I reflected on this and after much research on its use for melancholy and spirit sickness, it dawned on me that the plant is able to recycle its own creativity. If we see the flower as the final expression of a plants creative process then this makes great sense! I've since used Iris for artists who have experienced success in their lives and yet feel exhausted, depressed, or void of inspiration for the next project. Like they just don't have it "in them." I think that Iris can teach us how to share our work, bloom, and experience success, AND THEN bring those resources BACK IN to fuel the next expression. It can free us from the melancholy and nostalgia of living in the past and can get our energy moving again physically and mentally.

Iris is a strong medicine so you don't need very much. I recommend starting with 1 - 3 drops a day. If you really resonate with the plant, then try growing it! Watch how she beautifully displays and unfolds her petals, and then gathers them back up as she leaves the stage 

Here is a time lapse video of a brown-orange Iris doing her thing....

Want to dive into the study of herbs?  Join our upcoming Herbal Apprenticeship program starting May 1st. Learn how to identify plants, make medicines, and use herbal wisdom to enhance your life and connect you to the wisdom of the plant world.  Visit our Herbal Apprenticeship webpage for details: http://www.skyhouseyoga.com/herbal-apprenticeship-program.html

Tuesday, April 8, 2014

Beauty & Happiness

Yesterday I had the most extraordinary experience with a group of local teenage girls.

We gathered in a classroom at Eleanor Roosevelt High School to talk about beauty, values,
and yoga as part of my work with The Body Love Yoga Project.  As many of you know, this is a subject very close to my heart, as I struggled with body image issues and eating disorders throughout my late teens and early twenties.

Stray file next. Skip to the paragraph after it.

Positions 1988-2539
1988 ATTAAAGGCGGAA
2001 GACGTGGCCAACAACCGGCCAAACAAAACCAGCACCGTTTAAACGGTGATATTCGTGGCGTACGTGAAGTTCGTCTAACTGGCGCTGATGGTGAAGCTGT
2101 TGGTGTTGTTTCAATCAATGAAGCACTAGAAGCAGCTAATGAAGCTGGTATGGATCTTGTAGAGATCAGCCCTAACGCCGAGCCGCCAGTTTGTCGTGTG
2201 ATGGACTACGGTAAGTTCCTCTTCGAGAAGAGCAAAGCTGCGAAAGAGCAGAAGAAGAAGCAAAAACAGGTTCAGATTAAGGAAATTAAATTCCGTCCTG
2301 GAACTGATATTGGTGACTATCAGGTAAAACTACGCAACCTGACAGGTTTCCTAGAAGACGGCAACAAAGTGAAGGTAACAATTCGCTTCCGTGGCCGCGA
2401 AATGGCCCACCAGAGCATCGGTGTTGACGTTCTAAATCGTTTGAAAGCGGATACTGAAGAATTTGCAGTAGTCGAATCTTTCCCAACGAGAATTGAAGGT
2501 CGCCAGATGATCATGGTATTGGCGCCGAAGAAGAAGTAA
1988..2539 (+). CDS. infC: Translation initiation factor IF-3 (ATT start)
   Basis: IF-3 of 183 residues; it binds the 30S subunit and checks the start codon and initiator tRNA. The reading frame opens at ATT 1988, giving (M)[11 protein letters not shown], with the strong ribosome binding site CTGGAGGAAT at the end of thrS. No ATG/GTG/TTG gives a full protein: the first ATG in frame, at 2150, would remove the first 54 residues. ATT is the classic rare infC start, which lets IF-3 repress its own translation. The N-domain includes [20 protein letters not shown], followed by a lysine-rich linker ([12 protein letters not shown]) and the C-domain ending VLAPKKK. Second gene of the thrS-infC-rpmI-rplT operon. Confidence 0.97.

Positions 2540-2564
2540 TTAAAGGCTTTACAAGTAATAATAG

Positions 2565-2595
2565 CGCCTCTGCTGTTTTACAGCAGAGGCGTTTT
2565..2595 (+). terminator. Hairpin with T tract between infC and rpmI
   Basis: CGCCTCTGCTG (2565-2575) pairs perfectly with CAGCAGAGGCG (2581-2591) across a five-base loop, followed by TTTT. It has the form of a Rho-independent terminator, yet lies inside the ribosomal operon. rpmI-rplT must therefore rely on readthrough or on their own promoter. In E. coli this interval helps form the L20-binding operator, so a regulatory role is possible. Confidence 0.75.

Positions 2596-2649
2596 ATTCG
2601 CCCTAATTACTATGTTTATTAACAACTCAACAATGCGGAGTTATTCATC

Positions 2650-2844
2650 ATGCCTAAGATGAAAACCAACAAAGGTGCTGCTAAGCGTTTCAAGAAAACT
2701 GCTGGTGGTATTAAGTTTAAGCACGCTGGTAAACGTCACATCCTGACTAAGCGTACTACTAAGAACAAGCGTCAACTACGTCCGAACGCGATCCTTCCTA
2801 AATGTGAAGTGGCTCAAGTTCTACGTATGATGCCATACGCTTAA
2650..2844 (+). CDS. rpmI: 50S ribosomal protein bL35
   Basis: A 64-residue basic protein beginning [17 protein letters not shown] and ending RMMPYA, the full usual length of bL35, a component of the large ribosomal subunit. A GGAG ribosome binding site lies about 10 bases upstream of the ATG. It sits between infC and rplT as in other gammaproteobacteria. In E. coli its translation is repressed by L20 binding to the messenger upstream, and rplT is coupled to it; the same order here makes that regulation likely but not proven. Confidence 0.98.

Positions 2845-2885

As they gazed upon the images of black, white, old, young, conservative, edgy, and modern women, they chose one image and wrote all of the qualities that they liked about this woman.  Then they chose a second image, one that they didn't like as much, and wrote what they didn't like.

The results were incredible.

The majority of the girls liked the images of women who were smiling and relaxed. They attributed the beauty of these women to their self-confidence and an inner happiness. One girl said that she liked the image of a woman in a baggy sweater and hat because she seemed comfortable in her own skin. Another liked the plus size model because she seemed happy and set a good example for other curvy women. A quiet younger teen said she liked the mother and baby because there is something beautiful about being able to nurture and love another being.

When asked to describe the image of a woman that they didn't like, many of them pointed to the image of a business woman on the telephone. They said she looked distracted, tired, and there was a harshness in her face they thought showed her unhappiness. Another pointed to the image of a woman who seemed to be taking her top off. She said the woman would be much more beautiful if she wasn't trying so hard to be sexy.